Month: May 2011

What Can We Learn from HH the Dalai Lama about Dealing With Depression?

If there was ever a man who had a reason to be depressed, it would be His Holiness, the Dalai Lama. Exiled from his beloved country, he witnesses the continual suppression of the peaceful Tibetan people and their traditional way of life. Despite this painful reality, he lives his life with hope and dignity. We can see that it is not so much what happens to us, but how we interpret our circumstances. We can get lost in fictitious thoughts that generate bitter unhappy feelings; and those thoughts become memorised emotions in our bodies. If we allow negative thoughts and emotions to sweep us away and we somersault into illusions, those beliefs can become our life stories. Criticism and judgmentalism of self and others always accompanies depression, as the sufferer believes that these projections in their mind are real. Disconnecting from our greater self into false refuges can lead to depression. Why do we avoid searching mindfully inside ourselves for that humanly divine presence which is here, real, precious and vast?

Patrul Rinposhe said “You leave your elephant at home and look for its footprints in the forest.” If we tame our mind of its distractions and delusions, we can actually re-wire the brain through the guidance of love, forgiveness, compassion, prayer, meditation, chanting, mind training, dancing and many other ways which transform our thoughts and emotions.

In his article below, originally published in the Hindustan Times, India, on January 3rd, 2011, the Dalai Lama explains that “one of the mind’s most marvelous qualities is that it can be transformed.”

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Curiosity as the Key to Lifelong Learning

Curiosity begins at an early age. Children are naturally inquisitive about everything they see. Adults often find humor in the curiosity of children because once we learn certain answers to childlike questions; we develop confidence in our knowledge. But what really creates the path to further and further learning is an adherence to a continuation of that original childlike curiosity. It is those who continue to ask questions, to reach continually into unknown territories, who are responsible for the intellectual and psychological development of the world as we know it.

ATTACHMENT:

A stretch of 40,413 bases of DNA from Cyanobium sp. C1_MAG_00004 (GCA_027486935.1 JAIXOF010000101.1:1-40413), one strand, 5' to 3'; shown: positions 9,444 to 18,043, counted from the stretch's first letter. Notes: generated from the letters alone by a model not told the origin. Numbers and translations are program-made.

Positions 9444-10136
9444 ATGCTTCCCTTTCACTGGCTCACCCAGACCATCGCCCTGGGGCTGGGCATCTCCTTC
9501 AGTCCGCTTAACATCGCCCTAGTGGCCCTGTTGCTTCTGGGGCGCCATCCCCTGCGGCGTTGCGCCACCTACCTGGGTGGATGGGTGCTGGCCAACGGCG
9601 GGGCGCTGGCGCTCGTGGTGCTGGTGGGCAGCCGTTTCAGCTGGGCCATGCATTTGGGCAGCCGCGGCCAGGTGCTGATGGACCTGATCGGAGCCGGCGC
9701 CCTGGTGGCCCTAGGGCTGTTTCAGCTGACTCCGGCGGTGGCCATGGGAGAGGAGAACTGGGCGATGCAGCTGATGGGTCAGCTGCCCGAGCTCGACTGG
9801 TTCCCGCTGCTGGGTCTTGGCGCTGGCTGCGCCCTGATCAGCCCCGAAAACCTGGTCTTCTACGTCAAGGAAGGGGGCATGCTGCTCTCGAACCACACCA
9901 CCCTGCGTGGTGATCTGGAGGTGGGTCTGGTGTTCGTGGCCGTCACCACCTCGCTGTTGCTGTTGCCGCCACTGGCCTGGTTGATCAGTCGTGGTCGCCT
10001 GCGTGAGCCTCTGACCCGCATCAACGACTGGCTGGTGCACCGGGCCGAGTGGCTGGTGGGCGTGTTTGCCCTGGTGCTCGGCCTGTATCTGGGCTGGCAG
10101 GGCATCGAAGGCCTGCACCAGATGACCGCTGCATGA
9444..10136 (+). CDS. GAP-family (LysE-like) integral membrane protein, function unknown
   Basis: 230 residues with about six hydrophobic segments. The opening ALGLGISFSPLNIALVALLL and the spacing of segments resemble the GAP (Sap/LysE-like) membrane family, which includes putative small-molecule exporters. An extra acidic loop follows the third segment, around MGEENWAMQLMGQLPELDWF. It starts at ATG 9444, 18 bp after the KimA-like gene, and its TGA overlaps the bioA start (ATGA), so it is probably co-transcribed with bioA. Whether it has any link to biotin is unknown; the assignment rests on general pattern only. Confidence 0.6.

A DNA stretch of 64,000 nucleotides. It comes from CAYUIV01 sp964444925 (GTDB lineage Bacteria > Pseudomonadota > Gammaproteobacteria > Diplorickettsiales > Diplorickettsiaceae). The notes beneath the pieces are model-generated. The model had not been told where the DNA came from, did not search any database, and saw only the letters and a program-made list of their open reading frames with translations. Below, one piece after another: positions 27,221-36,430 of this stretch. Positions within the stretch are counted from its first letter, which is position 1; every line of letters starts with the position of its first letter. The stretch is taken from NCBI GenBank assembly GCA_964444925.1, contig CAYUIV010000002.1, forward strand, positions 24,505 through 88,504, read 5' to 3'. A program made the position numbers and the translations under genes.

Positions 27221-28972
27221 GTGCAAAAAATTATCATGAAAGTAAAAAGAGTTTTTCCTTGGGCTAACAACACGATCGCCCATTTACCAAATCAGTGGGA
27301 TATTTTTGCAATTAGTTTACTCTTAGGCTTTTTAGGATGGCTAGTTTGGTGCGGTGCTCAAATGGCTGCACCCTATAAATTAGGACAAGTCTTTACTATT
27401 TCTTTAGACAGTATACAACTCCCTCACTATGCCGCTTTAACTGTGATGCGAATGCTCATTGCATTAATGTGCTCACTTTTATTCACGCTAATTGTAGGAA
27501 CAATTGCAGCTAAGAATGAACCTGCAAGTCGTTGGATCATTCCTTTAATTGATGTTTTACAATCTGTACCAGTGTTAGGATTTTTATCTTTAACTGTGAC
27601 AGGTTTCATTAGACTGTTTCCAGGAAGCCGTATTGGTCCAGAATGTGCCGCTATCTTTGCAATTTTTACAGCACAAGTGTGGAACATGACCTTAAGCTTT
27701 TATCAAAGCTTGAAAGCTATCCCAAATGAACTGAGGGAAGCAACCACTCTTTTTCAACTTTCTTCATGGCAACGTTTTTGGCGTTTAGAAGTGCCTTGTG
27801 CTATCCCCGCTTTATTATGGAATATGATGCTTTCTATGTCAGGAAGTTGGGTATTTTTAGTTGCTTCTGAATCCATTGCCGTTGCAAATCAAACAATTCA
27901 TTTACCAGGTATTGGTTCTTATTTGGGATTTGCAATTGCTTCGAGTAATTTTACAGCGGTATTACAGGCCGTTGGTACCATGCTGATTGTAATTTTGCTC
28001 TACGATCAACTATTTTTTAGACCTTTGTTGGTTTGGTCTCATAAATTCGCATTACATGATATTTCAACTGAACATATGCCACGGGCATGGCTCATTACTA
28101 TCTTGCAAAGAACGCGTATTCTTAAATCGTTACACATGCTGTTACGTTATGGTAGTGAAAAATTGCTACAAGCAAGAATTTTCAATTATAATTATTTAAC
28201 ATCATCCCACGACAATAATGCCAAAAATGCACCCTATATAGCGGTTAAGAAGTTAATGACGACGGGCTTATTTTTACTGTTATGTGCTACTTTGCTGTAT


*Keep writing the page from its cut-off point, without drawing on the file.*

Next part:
How do we help our children never to lose their curiosity? How do we help them accept what they are told but also to question what they are told?

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Writing as a Journey Towards Awakening

We have previously written about mindfulness by naming our days, as a metaphor to help us become more conscious of our natural surroundings and ways to create intimacy in relationships. In this way, we can decrease our distraction by consuming thoughts and increase the bodily “felt self” of the wonder and mystery of life in the present moment. Now it is time to offer some ways to pay attention to you, in a way that can bring insight, connection, and genuine self-love. We include two powerful methods: writing and meditation practice. We start this week with writing, a way to meet with yourself authentically again and again.

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